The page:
In this episode of Tent Talks, I speak with Kristin Culbertson, who is a fourth year PhD student in philosophy at the University of Connecticut. Kristin works primarily on Buddhist philosophy, Feminist philosophy, Ethics, and the intersection between the three.For her dissertation, she is approaching issues of oppression in feminist philosophy from a Buddhist perspective. In this episode, we briefly discuss Kristin’s dissertation, before having a wide-ranging conversation about a paper of hers on different buddhist views of personal identity.
In this episode of Tent Talks, I speak with my friend Nate Johnson, who is a member of the United States Coast Guard. Nate is currently getting his master’s degree in philosophy at the University of Connecticut in preparation for teaching ethics at the U.S. Coast Guard Academy. We discuss Nate’s life in the Coast Guard, the moral complexities of search and rescue missions, the very concept of morality in the context of war, and the ethics of autonomous weapons systems.
In this episode of Tent Talks, I speak with my friend and fellow grad student Rashed Ahmad. Rashed is a third year PhD student in philosophy at the University of Connecticut specializing in logic. We discuss Rashed’s views on the philosophy of humor, the nature of truth, logical paradoxes, and Godel’s Incompleteness Theorem.
In this episode of Tent Talks, I speak with my good high school friends Jaeseung Lee and Sasha Podolsky. We discuss our friendship, the nature of small talk and gossiping, and our crazy night in NYC. There is also a freestyle singing segment (27:50-36:10) in which I freestyle sing while Jae plays guitar in the background.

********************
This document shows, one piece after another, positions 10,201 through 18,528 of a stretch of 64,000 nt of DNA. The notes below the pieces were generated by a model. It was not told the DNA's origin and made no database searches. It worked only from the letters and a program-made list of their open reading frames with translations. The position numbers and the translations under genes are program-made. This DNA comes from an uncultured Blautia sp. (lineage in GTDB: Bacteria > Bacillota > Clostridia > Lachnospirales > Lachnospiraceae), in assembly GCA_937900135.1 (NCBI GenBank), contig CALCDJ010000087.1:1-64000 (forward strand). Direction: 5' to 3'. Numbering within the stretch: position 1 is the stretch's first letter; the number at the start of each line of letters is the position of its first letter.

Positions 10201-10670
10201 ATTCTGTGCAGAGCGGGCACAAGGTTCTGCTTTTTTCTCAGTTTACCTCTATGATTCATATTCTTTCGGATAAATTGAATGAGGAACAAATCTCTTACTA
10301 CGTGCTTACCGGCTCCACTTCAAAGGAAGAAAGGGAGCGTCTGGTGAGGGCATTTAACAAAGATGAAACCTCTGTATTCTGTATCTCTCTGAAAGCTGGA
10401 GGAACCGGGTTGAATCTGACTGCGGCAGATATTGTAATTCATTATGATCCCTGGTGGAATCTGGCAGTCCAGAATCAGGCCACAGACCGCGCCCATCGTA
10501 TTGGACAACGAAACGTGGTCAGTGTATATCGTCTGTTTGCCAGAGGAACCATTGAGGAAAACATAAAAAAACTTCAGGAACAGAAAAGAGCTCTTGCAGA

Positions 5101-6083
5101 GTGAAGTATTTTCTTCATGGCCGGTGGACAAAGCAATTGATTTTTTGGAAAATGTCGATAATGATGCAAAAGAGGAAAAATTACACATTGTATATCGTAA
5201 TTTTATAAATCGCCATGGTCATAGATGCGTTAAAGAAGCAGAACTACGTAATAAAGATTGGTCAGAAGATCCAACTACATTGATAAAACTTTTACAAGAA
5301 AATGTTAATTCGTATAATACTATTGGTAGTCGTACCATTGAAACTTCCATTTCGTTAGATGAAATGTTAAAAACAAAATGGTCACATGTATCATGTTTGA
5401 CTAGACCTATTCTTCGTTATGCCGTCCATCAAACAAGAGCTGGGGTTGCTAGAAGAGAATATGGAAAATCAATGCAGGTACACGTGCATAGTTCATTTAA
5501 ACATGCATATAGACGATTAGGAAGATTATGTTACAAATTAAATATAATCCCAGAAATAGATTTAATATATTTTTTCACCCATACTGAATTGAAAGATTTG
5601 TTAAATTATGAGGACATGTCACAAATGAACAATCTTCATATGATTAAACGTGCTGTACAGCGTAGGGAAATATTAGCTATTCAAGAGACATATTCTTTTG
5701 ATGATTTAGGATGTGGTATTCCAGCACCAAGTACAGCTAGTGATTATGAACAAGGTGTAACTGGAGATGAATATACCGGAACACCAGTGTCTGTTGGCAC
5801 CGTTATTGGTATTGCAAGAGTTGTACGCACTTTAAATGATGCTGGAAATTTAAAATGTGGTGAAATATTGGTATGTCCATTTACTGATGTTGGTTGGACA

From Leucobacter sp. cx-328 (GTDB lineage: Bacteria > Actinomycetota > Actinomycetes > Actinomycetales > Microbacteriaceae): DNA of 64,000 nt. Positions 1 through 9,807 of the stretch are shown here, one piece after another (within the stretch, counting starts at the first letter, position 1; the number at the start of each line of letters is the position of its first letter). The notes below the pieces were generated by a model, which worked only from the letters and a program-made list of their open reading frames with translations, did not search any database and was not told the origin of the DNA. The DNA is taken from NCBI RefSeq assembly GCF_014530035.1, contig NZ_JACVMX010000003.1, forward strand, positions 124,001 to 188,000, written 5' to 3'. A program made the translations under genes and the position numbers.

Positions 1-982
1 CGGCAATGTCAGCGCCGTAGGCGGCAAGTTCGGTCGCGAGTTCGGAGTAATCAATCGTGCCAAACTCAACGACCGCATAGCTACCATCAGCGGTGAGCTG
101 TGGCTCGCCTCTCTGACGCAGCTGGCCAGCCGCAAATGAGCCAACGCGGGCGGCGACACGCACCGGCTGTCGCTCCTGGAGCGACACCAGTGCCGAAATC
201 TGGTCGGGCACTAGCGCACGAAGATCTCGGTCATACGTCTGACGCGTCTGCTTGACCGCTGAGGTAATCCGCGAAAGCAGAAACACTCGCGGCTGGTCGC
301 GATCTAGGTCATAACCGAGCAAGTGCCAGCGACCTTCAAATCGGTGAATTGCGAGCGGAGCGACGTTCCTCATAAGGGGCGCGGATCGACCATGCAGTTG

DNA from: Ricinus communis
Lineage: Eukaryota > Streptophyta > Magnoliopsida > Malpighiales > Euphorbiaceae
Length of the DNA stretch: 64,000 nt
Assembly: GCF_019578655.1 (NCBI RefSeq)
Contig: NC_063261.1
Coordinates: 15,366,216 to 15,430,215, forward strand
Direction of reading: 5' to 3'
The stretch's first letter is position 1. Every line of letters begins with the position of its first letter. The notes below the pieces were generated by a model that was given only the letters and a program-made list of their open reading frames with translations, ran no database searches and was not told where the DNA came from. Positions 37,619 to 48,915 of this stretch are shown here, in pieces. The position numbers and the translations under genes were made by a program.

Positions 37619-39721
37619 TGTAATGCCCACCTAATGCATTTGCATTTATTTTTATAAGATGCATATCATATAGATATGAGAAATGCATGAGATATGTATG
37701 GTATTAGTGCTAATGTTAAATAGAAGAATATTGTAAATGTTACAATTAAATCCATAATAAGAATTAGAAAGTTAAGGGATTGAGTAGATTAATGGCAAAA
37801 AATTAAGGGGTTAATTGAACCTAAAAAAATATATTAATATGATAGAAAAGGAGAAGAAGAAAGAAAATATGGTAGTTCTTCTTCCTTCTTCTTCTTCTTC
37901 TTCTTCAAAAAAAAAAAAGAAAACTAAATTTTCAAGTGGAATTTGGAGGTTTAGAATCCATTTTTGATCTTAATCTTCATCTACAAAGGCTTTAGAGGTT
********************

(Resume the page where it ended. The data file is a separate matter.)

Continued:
This is a solo episode in which I discuss the philosophy of consciousness. In the episode, I define consciousness and then talk about the primacy of consciousness and what is known in philosophy as the hard problem of consciousness.
In this episode of Tent Talks, I speak with my friend Nik Kennelly, who is a philosophy major and rising senior at Whitman College. Nik and I have a wide-ranging conversation about a variety of topics, including but not limited to Kantian Ethics, Utilitarianism, Hume’s Is/Ought Distinction, the philosophy of Christine Korsgaard, Existentialism, the Self, the Metaphysics of Modality, Modal Realism, the concept of Fictional Truth, and the Experience Machine thought experiment.
In this episode of Tent Talks, I speak with my teaching assistant Lesly Walker. We discuss the ethics of lying, the paradox of tragedy, and the relationship between narration and the existence of the self.